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Bird's Eye

6th January 1967, Page 50
6th January 1967
Page 50
Page 51
Page 50, 6th January 1967 — Bird's Eye
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Elusive Veterans

LOST: 500 steam-wagons aged between 51 and 37. Last seen by Atkinson and Co. in Frenchwood, Preston, Lancashire. Finders in Britain, Germany, South Africa, Ireland, Australia and New Zealand will be suitably rewarded.

After more than two years of searching, involving some 25,000 miles of travel in Britain and talking to 30,000 people both individually and in groups at steam traction engine rallies, representatives of Atkinson Vehicles Ltd., Walton-le-Dale, Preston, have failed to turn up any clues as to the whereabouts of any of the 500 or so Atkinson steam-wagons and rail tractors built between 1916 and 1930 by the company's forerunner, Atkinson and Co.

Atkinson, which now produces heavy-duty diesel powered road vehicles, is anxious to purchase one of these elusive veterans of an important era in the history of road transport.

"If anyone knows of one stuck away in someone's back yard, or just bits and pieces, or even photos, I'll be glad to hear from them", says Mike List Brain, of Atkinson Vehicles (phone Preston 58211).

Cold Comfort

GLASGOW transport department has given a firm No to a request from its 4,000 bus drivers and conductors for furlined boots. Even though the busmen's union pointed out that police and firemen were being given fur-lined boots, the department insisted that to supply them would be Uneconomic because of high staff turnover, and that all buses were fitted with cabin heaters.

What Evidence?

THOSE who seek to limit the attic had something of an official 1. setback in the House of Commons just before the Christmas recess, I see. I can do no better than quote Hansard:— Mr. Roy Hughes asked the Minister of Transport what steps she is taking to curtail the use and speed of articulated vehicles, bearing in mind their heavy accident rate; and if she will make a statement.

Mr. Swingler: In the absence of reliable evidence that articulated vehicles have a heavy accident rate, steps to curtail their use and speed would be unjustified.

Driving You to Drink

DID you see the plea on television the other night by a London bus driver to leave your car at home and travel by bus if you intended to go drinking? The short film showed a London Transport Routemaster in the background, about to leave a garage to enter service.

It appeared during the Christmas holiday break and drew a wry grin in our family. Anyone would have had a jolly hard job getting a bus from our suburban neighbourhood during the holidays— for no buses ran from Christmas Eve until Wednesday morning.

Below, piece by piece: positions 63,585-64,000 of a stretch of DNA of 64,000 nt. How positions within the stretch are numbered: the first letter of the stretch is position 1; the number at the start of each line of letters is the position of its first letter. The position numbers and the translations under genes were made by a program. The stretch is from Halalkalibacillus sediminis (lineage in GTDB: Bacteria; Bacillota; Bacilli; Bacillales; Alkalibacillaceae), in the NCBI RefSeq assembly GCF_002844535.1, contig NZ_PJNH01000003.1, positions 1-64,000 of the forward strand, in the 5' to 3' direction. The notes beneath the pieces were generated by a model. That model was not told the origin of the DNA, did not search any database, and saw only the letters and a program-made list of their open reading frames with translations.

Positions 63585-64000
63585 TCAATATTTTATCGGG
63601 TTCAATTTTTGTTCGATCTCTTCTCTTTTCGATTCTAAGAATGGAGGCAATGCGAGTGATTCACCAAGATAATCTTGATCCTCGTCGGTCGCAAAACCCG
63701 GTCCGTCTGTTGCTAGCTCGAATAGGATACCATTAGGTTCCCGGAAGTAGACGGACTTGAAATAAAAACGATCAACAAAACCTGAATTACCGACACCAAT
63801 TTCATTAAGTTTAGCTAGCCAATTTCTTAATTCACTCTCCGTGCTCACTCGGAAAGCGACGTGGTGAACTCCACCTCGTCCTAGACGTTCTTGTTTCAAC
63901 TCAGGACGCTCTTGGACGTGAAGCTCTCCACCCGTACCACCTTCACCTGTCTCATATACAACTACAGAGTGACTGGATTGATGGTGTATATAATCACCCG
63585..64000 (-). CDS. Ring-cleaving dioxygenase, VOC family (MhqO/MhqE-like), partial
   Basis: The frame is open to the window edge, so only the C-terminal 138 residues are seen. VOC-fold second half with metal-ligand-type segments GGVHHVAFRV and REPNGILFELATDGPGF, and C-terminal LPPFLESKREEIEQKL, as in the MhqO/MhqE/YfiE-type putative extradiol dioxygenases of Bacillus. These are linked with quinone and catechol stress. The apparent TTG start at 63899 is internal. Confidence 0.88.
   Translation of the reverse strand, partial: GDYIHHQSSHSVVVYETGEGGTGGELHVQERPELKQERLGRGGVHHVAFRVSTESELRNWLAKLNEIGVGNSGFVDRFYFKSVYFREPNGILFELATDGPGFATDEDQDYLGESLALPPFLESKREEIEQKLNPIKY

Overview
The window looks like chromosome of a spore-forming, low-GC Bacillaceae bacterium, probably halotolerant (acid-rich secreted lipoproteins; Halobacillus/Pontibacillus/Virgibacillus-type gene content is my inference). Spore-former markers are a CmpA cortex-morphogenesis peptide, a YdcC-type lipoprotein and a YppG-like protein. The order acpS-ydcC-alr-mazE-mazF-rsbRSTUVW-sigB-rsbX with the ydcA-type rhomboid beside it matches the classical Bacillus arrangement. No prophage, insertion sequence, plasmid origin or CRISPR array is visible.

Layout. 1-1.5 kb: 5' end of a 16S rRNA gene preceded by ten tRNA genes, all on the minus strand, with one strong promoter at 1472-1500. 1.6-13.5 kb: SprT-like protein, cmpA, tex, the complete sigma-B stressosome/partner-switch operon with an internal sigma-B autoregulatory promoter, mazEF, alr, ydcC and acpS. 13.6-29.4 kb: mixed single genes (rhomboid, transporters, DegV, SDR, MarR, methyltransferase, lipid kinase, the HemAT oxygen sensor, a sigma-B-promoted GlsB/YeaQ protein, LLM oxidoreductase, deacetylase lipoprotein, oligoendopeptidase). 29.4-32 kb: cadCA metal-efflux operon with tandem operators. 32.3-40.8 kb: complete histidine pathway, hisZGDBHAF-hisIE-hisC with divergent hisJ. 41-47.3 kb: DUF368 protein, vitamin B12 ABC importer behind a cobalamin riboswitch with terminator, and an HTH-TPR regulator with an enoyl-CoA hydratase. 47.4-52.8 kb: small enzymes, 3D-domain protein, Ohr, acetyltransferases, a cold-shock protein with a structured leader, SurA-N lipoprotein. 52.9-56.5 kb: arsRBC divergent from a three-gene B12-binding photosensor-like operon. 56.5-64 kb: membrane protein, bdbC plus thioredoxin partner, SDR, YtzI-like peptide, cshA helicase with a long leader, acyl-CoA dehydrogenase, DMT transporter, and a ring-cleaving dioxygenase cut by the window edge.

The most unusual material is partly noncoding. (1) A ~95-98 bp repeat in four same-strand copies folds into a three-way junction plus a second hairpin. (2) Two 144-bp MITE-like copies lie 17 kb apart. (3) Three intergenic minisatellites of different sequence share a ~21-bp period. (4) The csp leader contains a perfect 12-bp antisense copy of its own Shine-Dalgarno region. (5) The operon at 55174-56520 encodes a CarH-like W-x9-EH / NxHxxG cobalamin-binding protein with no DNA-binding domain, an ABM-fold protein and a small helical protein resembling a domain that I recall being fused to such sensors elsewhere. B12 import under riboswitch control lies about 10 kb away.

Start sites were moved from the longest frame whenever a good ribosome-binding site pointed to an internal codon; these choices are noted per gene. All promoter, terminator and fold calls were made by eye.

DECIBELS (sound intensity units) occupy, the attention of my colleague Derek Moses elsewhere in this issue. There is, of course, no more to decibels than meets the ear. But they aren't all that familiar a yardstick. So here's my rapid decibel ready reckoner:—

Dad creeping home well past closing time to find the family in snoreless sleep will encounter .. . 40 decibels.

The executive in his private office will work in . . 60 to 65 decibels.

His staff in the general office will endure. .. 70 to 75 decibels.

The wife bawling you out from three feet away for dropping ash on the carpet will assail you with ... 80 decibels.

And sound so loud it actually hurts is . . . 120 decibels.

Great expectations

THE OPINION of the Hawk in the Bird's Eye View feature of your issue dated December 23 is welcomed more because it draws attention to our national meetings than for the accuracy of the report.

The facts, on which your readers may wish to form their own opinions, are that: First, the prepared list of questions, submitted by members, was so lengthy that the meeting would have continued all night had the chairman taken them all Secondly, our meetings are normally closed at 8.15 p.m., but a special request from the Royal Society of Arts to give their staff an early preChristmas night was the reason for the 70-minute meeting. Thirdly, while the council is reasonably satisfied with the attendances at national meetings in 1966, the demand for the December lecture is under review. However, we now have monthly meetings for the North and South London centres serving the same potential audiences witlia choice of three lectures per month. In previous years only one Metropolitan centre lecture per month was held. An actual comparison of figures shows a trend throughout the country towards even better attendances at meetings than in 1965. A figure of 22 per cent of the membership attending meetings is the envy of many similar institutes!